Documentation:Streaming HowTo/Streaming, Muxers and Codecs
VideoLAN is a complete software solution for video streaming, developed by students of the Ecole Centrale Paris and developers from all over the world, under the GNU General Public License (GPL). VideoLAN is designed to stream MPEG videos on high-bandwidth networks.
The VideoLAN solution includes:
- VLS (VideoLAN Server), which can stream MPEG-1, MPEG-2 and MPEG-4 files, DVDs, digital satellite channels, digital terrestrial television channels and live videos on the network in unicast or multicast
- VLC (initially VideoLAN Client), which can be used as a server to stream MPEG-1, MPEG-2 and MPEG-4 files, DVDs and live videos on the network in unicast or multicast ; or used as a client to receive, decode and display MPEG streams under multiple operating systems
Here is an illustration of the complete VideoLAN solution:
More details about the project can be found on the VideoLAN Web site.
VLC Media Player
VLC works on many platforms: Linux, Windows, Mac OS X, BeOS, *BSD, Solaris, Familiar Linux, Yopy/Linupy and QNX. It can read:
- MPEG-1, MPEG-2 and MPEG-4 / DivX files from a hard disk, a CD-ROM drive, ...
- DVDs and VCDs
- from a satellite card (DVB-S)
- from a camcorder (DV)
- MPEG-1, MPEG-2 and MPEG-4 streams from the network sent by VLS or VLC's stream output
VLC can also be used as a server to stream:
- MPEG-1, MPEG-2 and MPEG-4 / DivX files,
- from an MPEG encoding card,
- from a camcorder DV,
- one machine (i.e. to one IP address): this is called unicast,
- a dynamic group of machines that the clients can join or leave (i.e. to a multicast IP address): this is called multicast,
in IPv4 or IPv6.
To get the complete list of VLC's possibilities on each platform supported, see the VLC features page.
Note: VLC doesn't work on Mac OS 9, and probably never will.
You can add a channel information service based on the SAP/SDP standard to the VideoLAN solution. The mini-SAP-server sends announces about the multicast programs on the network in IPv4 or IPv6, and VLCs receive these annouces and automatically add the programs announced to their playlist.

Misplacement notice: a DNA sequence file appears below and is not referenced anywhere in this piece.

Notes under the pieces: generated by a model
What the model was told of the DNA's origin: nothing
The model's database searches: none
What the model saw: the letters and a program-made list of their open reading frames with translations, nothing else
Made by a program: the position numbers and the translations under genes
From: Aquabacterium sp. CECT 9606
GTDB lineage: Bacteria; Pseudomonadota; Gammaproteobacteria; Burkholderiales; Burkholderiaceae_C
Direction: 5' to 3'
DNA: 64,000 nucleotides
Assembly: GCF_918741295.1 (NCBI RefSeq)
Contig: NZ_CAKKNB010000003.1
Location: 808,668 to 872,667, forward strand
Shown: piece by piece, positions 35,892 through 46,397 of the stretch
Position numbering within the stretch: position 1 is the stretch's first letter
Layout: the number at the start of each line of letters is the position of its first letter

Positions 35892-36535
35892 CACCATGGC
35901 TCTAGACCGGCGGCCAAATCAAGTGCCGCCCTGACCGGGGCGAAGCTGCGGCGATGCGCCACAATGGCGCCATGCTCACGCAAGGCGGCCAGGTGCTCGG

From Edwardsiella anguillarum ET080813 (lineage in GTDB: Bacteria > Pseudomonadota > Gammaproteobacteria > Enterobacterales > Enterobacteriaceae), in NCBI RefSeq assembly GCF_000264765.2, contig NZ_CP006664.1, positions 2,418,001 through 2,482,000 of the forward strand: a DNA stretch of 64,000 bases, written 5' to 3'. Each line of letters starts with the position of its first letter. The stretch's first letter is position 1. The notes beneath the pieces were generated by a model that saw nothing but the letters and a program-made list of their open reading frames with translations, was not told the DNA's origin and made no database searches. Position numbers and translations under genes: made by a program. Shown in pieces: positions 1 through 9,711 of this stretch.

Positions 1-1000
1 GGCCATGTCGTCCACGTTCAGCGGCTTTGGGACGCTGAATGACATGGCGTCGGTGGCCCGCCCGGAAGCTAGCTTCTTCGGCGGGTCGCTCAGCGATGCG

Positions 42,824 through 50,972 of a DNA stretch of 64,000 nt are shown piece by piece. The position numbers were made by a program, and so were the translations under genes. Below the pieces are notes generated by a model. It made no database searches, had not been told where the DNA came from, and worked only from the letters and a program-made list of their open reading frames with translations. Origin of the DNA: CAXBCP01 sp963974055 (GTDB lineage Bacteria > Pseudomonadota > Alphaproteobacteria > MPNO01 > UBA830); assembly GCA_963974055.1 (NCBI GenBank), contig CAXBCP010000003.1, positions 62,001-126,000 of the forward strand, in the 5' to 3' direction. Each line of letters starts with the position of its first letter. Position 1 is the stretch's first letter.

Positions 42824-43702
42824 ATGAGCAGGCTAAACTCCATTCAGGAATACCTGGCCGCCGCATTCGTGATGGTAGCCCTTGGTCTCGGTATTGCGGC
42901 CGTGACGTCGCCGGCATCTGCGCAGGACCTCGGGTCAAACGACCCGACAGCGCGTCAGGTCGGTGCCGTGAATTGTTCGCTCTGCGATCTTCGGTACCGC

The mini-SAP-server works under Linux and Mac OS X.
Muxers and codecs
What is a codec ?
To fully understand the VideoLAN solution, you must understand the difference between a codec and a container format.
A codec is a compression algorithm, used to reduce the size of a stream. There are audio codecs and video codecs. MPEG-1, MPEG-2, MPEG-4, Vorbis, DivX, ... are codecs.
What is a container format ?
To start off, think of a container format as a standard shipping box. You get a box in the mail and you think, "Cool! What's inside?" You don't really care about the box itself, you care about what's in that box. The problem? You can't see into the box. So what do you do? You get a knife and cut it open.
A container format follows this same basic idea. It contains one or several streams already encoded by codecs. Very often, there is an audio stream and a video one. AVI, Ogg, MOV, ASF, MP4 ... are container formats. The streams contained can be encoded using different codecs. In a perfect world, you could put any codec in any container format. Unfortunately, there are some incompatibilities. You can find a matrix of possible codecs and container formats on the features page.
Encoding a video
This is the step where you are going to create the shipping box.
- Encode your file. This means compressing a file, whether it is audio or video, to another format that normally takes up less physical drive space than the previous format. Common video encoding methods are DivX, MPEG-1, MPEG-2, MPEG-4 ... most common audio encoding method is MP3 or ogg-vorbis.
- Mux (or multiplex). This means joining separate parts of the video (or streams) into one file.
Playing a video
Now that you have your shipping box, you need to open it before you can see the content. That's exactly what VLC will do. To decode a stream, VLC first demuxes it. This means that it reads the container format and separates audio, video, and subtitles, if any. Demuxing files doesn't weaken the video or audio quality, neither does it do anything for them; it simply saves them into separate files, each containing one element of the original file. Then, each of these is passed to a decoder that does the mathematical processing to decompress the stream.
There is a particular thing about MPEG:
- MPEG is a codec. There are several versions of it, called MPEG-1, MPEG-2, MPEG-4, ...
- MPEG is also a container format, sometimes referred to as MPEG System. There are several types of MPEG: ES, PS, and TS.
For instance, when you play an MPEG video from a DVD, the MPEG stream is actually composed of several streams (called Elementary Streams, ES): there is one stream for video, one for audio, another for subtitles, and so on. These different streams are mixed together into a single Program Stream (PS). So, the .VOB files you can find in a DVD are actually MPEG-PS files. However, this PS format is not adapted for streaming video through a network or by satellite. So, another format called Transport Stream (TS) was designed for streaming MPEG videos through such channels.
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